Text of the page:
The Republic of Texas

Republic of Texas Currency

In the early days of Texas, a variety of currencies served as cash, including Spanish and Mexican money, bank notes from various U.S. states, and currency issued by private companies (call shinplasters). The Republic of Texas first issued paper money in 1837. This currency was called "star money" for the small star on the face of the bill. The star money was not face value currency, but rather interest-bearing notes (similar to a treasury bill) that circulated by being endorsed over to the next payee. In 1838, Texas issued change notes with elaborate designs on the front and blank backs.

The so-called Texas "redbacks" were issued in 1839. The government printed over two million dollars in redbacks, which were initially worth about 37 cents to a U.S. dollar.

Texas change note, 1838

Texas 3-dollar note

Texas redback currency, 1839

Texas five-dollar note


Texas 50-dollar note




By 1842, the redbacks had become virtually worthless and had lost the power of legal tender. Once again Texans used bank notes from other states and shinplasters instead of the Texas money.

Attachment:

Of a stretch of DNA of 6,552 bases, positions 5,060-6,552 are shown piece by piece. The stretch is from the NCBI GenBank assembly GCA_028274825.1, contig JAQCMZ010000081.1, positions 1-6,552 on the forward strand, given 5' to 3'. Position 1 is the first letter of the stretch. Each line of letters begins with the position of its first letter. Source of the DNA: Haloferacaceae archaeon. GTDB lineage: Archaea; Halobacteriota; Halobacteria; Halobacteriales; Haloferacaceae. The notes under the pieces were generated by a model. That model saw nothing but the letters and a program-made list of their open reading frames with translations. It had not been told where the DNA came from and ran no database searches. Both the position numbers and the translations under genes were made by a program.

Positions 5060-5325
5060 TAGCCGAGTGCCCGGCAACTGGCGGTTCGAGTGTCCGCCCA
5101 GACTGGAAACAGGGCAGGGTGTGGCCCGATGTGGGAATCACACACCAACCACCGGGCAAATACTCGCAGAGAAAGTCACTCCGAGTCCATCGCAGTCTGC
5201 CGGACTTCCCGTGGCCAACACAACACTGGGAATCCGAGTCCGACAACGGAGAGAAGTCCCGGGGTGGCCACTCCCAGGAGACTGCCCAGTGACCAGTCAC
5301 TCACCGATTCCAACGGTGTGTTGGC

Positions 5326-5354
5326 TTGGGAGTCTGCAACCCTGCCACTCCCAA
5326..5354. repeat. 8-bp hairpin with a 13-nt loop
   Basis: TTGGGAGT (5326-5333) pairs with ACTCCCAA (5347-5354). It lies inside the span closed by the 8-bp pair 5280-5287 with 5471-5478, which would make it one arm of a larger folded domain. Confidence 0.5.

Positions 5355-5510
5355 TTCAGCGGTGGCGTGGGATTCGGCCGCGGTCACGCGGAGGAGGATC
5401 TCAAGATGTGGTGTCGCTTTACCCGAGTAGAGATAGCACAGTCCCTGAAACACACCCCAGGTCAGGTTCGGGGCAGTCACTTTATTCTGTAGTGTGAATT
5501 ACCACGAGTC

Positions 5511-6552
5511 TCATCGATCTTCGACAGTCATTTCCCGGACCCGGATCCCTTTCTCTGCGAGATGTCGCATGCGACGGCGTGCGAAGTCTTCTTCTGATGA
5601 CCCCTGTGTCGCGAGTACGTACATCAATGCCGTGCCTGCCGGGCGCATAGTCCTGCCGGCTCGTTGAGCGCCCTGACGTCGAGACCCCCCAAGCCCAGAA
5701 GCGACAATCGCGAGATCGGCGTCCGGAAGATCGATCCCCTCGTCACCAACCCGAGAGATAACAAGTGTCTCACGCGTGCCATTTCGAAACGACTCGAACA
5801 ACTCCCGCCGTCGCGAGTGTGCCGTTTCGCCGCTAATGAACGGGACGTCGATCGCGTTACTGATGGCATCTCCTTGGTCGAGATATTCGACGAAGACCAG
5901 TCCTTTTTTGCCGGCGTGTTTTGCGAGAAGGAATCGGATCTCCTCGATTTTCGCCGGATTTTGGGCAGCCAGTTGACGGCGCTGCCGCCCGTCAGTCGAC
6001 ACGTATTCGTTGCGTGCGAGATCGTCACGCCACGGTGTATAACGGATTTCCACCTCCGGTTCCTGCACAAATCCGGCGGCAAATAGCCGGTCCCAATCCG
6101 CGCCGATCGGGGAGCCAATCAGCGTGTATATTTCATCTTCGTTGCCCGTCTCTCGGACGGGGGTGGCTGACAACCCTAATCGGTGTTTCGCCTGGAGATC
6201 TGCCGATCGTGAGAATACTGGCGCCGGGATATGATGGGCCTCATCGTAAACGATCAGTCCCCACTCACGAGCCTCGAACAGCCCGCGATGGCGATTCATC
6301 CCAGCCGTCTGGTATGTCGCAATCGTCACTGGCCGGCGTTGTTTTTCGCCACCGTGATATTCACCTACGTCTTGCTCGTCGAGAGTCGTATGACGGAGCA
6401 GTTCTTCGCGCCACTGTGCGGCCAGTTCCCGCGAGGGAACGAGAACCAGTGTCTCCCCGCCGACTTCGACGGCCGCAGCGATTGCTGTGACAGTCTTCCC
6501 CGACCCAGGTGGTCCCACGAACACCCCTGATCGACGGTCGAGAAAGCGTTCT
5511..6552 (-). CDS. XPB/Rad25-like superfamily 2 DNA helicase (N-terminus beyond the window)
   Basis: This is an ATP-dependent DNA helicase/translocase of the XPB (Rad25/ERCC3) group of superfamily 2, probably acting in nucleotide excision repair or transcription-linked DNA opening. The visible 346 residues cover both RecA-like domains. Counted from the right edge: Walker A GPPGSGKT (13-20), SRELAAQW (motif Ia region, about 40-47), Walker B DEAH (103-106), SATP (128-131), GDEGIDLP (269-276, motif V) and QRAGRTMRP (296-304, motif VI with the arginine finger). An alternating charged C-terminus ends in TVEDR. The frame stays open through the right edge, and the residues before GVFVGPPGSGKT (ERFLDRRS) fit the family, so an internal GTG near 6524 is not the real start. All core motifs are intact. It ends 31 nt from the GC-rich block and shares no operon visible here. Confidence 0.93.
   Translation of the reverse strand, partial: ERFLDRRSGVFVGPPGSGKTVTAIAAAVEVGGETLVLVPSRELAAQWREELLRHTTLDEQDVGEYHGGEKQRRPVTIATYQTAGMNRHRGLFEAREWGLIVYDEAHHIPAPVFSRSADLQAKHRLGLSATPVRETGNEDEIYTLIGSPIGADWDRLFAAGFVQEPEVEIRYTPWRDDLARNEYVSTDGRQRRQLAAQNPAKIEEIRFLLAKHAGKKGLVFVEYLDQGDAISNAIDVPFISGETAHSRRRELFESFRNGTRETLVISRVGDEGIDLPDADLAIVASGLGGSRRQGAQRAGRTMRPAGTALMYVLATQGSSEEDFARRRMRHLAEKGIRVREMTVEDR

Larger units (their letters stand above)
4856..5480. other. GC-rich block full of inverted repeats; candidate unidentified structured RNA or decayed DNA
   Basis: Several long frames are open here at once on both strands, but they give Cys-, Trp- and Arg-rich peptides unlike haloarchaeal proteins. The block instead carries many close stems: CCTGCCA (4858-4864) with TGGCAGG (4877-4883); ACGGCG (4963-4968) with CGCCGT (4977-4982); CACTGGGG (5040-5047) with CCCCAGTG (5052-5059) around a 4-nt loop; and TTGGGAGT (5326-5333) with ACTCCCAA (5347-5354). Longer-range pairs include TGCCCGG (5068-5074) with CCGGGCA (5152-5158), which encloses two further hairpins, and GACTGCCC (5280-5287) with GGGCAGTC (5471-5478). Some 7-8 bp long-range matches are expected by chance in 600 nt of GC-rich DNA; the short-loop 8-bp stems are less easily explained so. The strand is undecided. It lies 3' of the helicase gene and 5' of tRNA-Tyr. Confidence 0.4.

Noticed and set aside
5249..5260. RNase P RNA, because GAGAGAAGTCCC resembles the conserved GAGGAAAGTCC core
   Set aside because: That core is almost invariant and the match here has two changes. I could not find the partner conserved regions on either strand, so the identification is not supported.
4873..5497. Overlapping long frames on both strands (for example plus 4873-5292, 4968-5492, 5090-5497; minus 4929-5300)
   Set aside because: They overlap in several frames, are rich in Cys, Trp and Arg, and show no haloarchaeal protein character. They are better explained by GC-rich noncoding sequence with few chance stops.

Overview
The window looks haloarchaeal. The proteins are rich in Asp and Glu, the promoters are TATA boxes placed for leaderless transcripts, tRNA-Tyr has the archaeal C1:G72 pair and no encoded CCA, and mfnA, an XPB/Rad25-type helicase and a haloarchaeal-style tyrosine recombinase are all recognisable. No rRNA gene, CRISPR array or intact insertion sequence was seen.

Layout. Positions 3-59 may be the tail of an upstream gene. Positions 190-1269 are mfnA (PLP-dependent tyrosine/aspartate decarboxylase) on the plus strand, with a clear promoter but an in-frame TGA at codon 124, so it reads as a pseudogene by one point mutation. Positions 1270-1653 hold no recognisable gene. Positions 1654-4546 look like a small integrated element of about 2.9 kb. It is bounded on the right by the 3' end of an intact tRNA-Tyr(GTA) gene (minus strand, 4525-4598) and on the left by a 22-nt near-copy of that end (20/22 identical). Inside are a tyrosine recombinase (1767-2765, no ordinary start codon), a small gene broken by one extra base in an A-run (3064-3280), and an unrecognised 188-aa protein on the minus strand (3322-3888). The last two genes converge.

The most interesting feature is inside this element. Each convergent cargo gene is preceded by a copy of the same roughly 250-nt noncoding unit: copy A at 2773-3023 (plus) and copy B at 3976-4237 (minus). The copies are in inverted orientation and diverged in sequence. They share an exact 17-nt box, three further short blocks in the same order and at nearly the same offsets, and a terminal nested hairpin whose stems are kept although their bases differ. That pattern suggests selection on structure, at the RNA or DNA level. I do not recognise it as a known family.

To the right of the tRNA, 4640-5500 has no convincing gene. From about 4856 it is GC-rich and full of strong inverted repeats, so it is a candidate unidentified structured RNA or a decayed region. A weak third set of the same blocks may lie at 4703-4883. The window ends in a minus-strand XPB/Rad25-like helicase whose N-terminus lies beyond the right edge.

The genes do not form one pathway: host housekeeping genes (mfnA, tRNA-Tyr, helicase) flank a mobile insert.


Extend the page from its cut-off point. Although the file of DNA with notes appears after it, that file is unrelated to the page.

A new series of currency, called exchequer bills, was issued in 1842. These were similar once again to treasury bills and little use was made of them by the general public.

The Republic of Texas had little in the way of silver and gold and never minted any coins.

Handbook of Texas article on Money of the Republic of Texas

Teachers and students: Want to print out the currency for a class project or just for fun? Click here to download a printable PDF file with the currency images, front and back.
Republic of Texas Currency.pdf (2.8MB)

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Page last modified: December 5, 2017